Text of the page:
Jennifer Rothschild: Yeah.

Hope Carpenter: There are days I feel like staying in the bed, there are days I feel like eating the entire box of Oreo cookies. But we cannot be led by our feelings. That is so fleshly. The Bible says the flesh leads only to death. It's going to lead us down a road of destruction. And what we feel is not always what is true. I feel sometimes like I'm not worthy. I feel sometimes like I'm not loved. But that's just my feelings. It's not true. So anytime we have a feeling, we have to go to the Word of God as a Christian and say, what is the counter to this feeling? So if we don't know the Word of God, man, we're in trouble. It is our manual. It's a roadmap, it is our guide. The Word of God tells us who we are and what we are and what we're supposed to have, not our feelings.

Jennifer Rothschild: You know, I'm curious, Hope. When you were making these series of small choices that led to some big regrets, were you in the Word?

Hope Carpenter: No.

Jennifer Rothschild: Interesting. Yeah, yeah.

Hope Carpenter: No, absolutely not.

Jennifer Rothschild: It is our guardrail, isn't it?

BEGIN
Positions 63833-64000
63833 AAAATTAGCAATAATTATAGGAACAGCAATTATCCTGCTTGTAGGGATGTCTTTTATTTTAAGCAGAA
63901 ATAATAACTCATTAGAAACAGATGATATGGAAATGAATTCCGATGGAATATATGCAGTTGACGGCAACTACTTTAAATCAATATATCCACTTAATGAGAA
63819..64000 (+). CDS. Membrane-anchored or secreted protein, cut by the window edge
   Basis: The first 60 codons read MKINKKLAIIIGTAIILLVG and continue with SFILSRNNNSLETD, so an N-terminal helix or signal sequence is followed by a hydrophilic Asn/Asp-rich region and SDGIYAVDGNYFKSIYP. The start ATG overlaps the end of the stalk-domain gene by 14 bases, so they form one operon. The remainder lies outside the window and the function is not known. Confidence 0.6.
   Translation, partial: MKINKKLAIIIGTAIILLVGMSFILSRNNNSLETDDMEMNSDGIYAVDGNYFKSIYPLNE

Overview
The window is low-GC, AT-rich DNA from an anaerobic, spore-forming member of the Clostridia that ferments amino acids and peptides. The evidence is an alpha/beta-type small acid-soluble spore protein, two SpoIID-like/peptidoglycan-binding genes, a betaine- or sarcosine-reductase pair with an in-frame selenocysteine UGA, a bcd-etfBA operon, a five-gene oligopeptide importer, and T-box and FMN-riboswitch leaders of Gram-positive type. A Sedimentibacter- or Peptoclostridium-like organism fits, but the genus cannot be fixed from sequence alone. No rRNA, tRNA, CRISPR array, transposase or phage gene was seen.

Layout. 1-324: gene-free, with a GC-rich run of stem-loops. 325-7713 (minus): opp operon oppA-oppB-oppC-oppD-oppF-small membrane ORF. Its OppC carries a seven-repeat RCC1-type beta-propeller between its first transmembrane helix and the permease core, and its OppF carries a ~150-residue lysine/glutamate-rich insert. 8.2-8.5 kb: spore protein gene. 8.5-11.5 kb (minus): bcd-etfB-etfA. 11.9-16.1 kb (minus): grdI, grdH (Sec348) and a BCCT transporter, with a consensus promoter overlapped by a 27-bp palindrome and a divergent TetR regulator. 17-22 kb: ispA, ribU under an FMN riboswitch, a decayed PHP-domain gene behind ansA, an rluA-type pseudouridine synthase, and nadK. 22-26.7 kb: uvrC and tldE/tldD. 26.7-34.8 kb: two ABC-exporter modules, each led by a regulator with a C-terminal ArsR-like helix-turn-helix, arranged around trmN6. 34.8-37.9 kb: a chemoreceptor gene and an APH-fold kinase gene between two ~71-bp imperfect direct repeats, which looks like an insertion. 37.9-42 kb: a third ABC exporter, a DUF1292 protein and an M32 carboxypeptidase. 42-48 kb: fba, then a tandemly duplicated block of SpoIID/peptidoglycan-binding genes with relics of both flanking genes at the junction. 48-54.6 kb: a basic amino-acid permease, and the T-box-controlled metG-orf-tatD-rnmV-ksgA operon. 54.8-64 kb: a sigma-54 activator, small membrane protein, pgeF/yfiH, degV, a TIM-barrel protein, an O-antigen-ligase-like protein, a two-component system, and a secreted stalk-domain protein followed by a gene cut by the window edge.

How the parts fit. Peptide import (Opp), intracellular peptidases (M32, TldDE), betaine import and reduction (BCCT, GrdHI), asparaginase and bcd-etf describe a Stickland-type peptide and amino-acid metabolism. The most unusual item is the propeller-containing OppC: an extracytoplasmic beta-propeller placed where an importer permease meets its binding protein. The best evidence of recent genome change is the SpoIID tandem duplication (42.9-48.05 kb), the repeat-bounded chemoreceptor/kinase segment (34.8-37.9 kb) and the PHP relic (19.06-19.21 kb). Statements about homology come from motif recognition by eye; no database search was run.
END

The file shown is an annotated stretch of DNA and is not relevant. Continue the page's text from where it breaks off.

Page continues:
Hope Carpenter: Isn't it?

Jennifer Rothschild: Mm-hmm. And that's a good reminder to all of us, because sometimes what we -- it's hard to say it's a chicken/egg thing, what comes first, neglecting the Word and making the bad choices or making the bad choices and then choosing to stay out of the Word because you don't want to hear about it.

Hope Carpenter: Right.

Jennifer Rothschild: I'm not sure which comes first.

Hope Carpenter: It's convicting. The Word was very convicting to me. I didn't want to hear it.

Jennifer Rothschild: Yeah. Well, one of the things you wrote in your book was that you cannot be who you're supposed to be and be who you used to be at the same time. I think that's really interesting. I'd love for you to explain that to us.

Hope Carpenter: Well, I believe that who we're supposed to be is always a faith stretch for us. God is always calling us higher. You know, that's what the upward call is. There is no place called "there" in Christianity. We all feel like if we could just get to that place or, you know, live like her or be able to preach like her or do a podcast like her -- you know, that place called "there. If I could just memorize this amount of Scripture. There's no place called "there" that God has called us to. He has called us upward. That is all he's called us to. It's an upward call. Running our race, gaining another step, doing another lap, going toward the upward call that is becoming more like Jesus every single day.